If a product is not included in the National List, this is exclusively the retail market with its own, more stringent rules. There one has to face competition from brands and non-brands, generics and originators. These are completely different marketing and other strategy costs. Therefore, we would very much like to understand the future of the National List, whether it will be combined with the list of drugs available under the “Affordable Medicines” program; whether it will apply to reimbursement programs; whether procurements with state budget funds will be carried out according to the National List, as the Ministry of Health claims. Currently, these are all different lists, which is not very convenient.

The most important thing is that we want to understand the strategy of the state in this respect. At one of the most recent meetings in the Ministry of Health, a direct question was asked: whether the National List will be expanded. Acting Minister (Ulyana SuprunIF) replied that it will not – despite the official invitations to apply for inclusion in the National List. However, so far, not a single application has been approved: all products that are now in the List were included at the time of its formation in 2017.

-Why so?

– Submitting an application for inclusion in the National List is immense work. There are no specialists on the market understanding how this should be done. So far, we are setting ourselves a global task: to submit several applications by the year-end, perhaps two or three, not more. We are concerned that the list of affordable drugs is not expanding, nosologies are not added. As the market leader, we are willing to participate in all these programs and reforms, but starting from a certain point.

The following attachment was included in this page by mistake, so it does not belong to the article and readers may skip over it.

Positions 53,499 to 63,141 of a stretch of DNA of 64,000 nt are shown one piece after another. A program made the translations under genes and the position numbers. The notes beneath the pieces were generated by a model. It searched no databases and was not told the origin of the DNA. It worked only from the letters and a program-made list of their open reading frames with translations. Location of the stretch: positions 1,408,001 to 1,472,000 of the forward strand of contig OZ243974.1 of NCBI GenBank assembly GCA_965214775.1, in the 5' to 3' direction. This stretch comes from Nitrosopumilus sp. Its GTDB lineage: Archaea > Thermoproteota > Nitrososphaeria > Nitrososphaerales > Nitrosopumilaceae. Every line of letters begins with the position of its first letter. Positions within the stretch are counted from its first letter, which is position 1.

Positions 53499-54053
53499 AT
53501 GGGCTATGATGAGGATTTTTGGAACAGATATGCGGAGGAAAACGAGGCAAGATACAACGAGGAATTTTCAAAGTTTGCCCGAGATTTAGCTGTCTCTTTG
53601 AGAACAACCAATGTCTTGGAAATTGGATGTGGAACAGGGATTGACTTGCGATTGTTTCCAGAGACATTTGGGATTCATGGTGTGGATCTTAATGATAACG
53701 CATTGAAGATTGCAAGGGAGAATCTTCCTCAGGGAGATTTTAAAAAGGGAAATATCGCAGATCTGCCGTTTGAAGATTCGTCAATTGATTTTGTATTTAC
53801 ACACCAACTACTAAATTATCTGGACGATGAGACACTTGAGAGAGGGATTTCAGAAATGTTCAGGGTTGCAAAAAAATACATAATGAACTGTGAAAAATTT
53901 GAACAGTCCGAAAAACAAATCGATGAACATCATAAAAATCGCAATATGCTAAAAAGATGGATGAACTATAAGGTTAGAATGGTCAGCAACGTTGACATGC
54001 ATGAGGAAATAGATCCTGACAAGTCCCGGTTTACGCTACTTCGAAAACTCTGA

– How much does the pharmaceutical market need such active regulation by the state? The National List and the reimbursement programs seem to dictate to companies what should be manufactured. Shouldn’t the market be completely free instead?

– As regards manufacture of medicines, there should be no absolute freedom, because each company understands freedom in its own way. In all developed countries, the pharmaceutical industry is always very stringently regulated by the state. The National List is not something new and unique; in other countries, counterparts of this document have long existed. But Ukraine’s global difference is that our document does not protect domestic manufacturers. In other countries, such documents are written not only to put things right in procurement, but also to support the domestic manufacturers. For us, the situation is different. All the molecules included in the National List may be provided by domestic manufacturers. Even if it contains a molecule not manufactured in Ukraine, in the presence of a government order, local companies will arrange its production within 2-3 years and the domestic pharmaceutical industry could cover the entire range of medicines.

– In which form should this order be? Intended for a particular company or all of them?

– All manufacturers. If none of the domestic companies manages to manufacture the drug by the set deadline, the state can buy it from foreign ones.

When the “Affordable Medicines” program was launched, there was chaos, as pharmaceutical companies could not ‘guess’ the required amount of medicines. One year later, we can estimate the quantities and specific drugs required; patients have also calmed down a little and do not buy 2-3 packs as reserve. It took time to adjust the process, but it would be much easier if the state had told from the start how much money it would spend for a particular molecule or what amounts of particular drugs would be consumed.

I think this should be done by the MOH’s analytical department.

– Cannot company analysts make such estimates?

– No. We can estimate consumption only on the basis of a certain period. The number of some very old molecules did not even increase; it means that patients do not need them. Still, they were included in the list of affordable medicines. We could forecast the need only one year later.